M. Waites: When I met Leon Freude on an ESA conference panel, it became apparent that this was someone talented, with an original research agenda that uniquely brings together the conversation about homonationalism with quantitative analysis of social attitudes. Given the great urgency of addressing homophobia in specific African contexts, which is already suggested in many studies using qualitative research methods, there was scope for us to work productively on that, together. The Anti-Homosexuality Act 2014 in Uganda (prior to the new Anti-Homosexuality Act 2023) had exemplified extremes of homophobia, often highlighted in western media, but we could see it was important for academic analysis to map the breadth, diversity and complexity of different social attitudes to same-sex or same-gender sexualities across various societies in the African continent. I had recently led a literature review for another project addressing LGBT+ inclusion in certain African countries, in collaboration with African activists, and based on this felt able to provide an appropriate literature review (sufficient within the constrained space of a single article) to support us doing some quantitative analysis of social attitudes in specific countries.

What do you see as the key findings of your article?

L. Freude: The article presents a novel analysis of quantitative data on homophobia in Africa from Afrobarometer Round 7, comparing attitudes across states and examining changes over time. It explores the relationship between homophobia and xenophobia, suggesting while positive attitudes toward immigrants do not always align with positive attitudes toward homosexuals, that where positive attitudes to homosexuals exist there are also positive attitudes to immigration, and that this is worthy of reflection as a potential source of insight. Crucially we do not claim to generate any findings directly from the data alone, but rather it is only through reading the data and data-analysis findings in conjunction with existing literature on the contexts—especially Mozambique—that analytical insights are generated. The article emphasizes the importance of researching sexual nationalisms in Africa, highlighting the need for contextual conceptualization. While introducing quantitative data into postcolonial sexuality studies is a strength, challenges include reliance on secondary data and the call for more nuanced quantitative studies addressing sexual diversity in local contexts. The article aims to stimulate further investigation into distinctive forms of sexual nationalism in different regions of Africa.

M. Waites: The article especially suggests that different histories of colonialism and decolonization related to the British, French and Portuguese empires might play a role in shaping contemporary attitudes towards homosexuality. The analysis thus compliments other research analysis that I have published with Gustavo Gomes da Costa Santos, comparing Kenya as a former British colony with Mozambique as a former Portuguese colony—as cited in the Current Sociology article. More inclusive and neutral or positive attitudes towards homosexuals in Mozambique compared to negative attitudes in other countries—Senegal, Nigeria, Kenya and Zambia—suggest that Portuguese colonialism may have been less effective in sharing homophobia through Christian schooling, and/or that the post-decolonization socialist government of Frelimo had an anti-clericalism which may have limited homophobia.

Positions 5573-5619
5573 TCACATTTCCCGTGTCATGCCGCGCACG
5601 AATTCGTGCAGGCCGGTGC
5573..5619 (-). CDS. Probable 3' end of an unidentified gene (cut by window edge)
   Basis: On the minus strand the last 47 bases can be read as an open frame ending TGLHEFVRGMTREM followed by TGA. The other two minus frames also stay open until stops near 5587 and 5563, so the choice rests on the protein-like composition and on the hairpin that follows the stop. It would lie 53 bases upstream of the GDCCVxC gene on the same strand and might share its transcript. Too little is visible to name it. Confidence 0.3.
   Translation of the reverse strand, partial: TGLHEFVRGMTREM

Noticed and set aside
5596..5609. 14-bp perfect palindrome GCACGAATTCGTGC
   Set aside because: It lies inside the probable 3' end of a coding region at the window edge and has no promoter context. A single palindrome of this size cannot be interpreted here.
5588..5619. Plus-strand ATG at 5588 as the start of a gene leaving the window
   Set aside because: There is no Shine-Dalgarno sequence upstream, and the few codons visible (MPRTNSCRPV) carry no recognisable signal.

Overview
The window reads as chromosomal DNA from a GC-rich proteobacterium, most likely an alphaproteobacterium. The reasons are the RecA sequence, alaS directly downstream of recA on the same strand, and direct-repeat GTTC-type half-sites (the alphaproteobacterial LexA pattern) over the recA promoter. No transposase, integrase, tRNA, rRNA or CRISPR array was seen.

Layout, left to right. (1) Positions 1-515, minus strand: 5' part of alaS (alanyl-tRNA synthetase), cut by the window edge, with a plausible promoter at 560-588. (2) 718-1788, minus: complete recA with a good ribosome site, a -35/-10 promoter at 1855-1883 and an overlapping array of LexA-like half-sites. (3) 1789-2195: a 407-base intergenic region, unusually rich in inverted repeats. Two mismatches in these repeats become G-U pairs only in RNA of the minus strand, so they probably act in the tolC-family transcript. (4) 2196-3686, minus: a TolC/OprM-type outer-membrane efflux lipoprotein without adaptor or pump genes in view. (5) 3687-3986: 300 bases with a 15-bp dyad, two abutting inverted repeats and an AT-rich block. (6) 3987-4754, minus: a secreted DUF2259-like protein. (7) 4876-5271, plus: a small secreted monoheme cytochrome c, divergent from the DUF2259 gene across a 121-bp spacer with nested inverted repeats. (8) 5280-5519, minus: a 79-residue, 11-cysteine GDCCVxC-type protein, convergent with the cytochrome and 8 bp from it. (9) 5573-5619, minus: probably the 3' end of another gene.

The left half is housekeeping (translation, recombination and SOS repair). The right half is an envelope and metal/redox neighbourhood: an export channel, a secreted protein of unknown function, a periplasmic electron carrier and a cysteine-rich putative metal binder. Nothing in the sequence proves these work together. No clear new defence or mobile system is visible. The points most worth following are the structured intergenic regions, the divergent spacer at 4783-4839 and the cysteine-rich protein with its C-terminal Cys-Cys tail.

What are the wider social implications of your research in the current social climate? How do you think things will change in the future?

L. Freude: First of all, my research addresses very serious problems such as racism and homophobia. Problems, which need monitoring because they affect our lives in a very serious way and in their extreme threaten life itself. Additionally, I keep an eye on the articulation of both ideologies of inequality and structures of power, as this relation might be changing. From an intersectional and activist stance, I hope that both structures and ideologies can be resisted together. My PhD includes data analysis from 1990 till 2018. In this data I observe that in most European and Latin American countries, racism and homophobia go hand in hand, as well as resistance to them. However, I do observe a certain disjunction and updated data analysis is needed to examine and compare whether this disjunction is deepened recently.

M. Waites: There seem to be new patterns of change in laws and social attitudes related to LGBT+ in Africa, with distinct patterns in different parts of sub-Saharan Africa. There seems a new wave of homophobia affecting political debate and legislative proposals in west and east Africa, in countries such as Ghana and Kenya. On the other hand there are signs of improvement in southern Africa in countries, with decriminalisations of same-sex acts and other legislative improvements in countries like Botswana, Mauritius and Angola. So, our article in Current Sociology offers a contribution to research on homophobia in Africa that is dis-aggregating contexts, to see sub-regional and national specificities.

Do you have any links to images, documents or other pieces of research which build on or add to the article? Or a suggested reading list?

M. Waites: Two open access volumes to which I have contributed, with discussion of LGBTQ+ inclusion and politics across international contexts including in African countries are:

Matthew Waites full publications list and links to various lecture videos and resources, via webpage at University of Glasgow: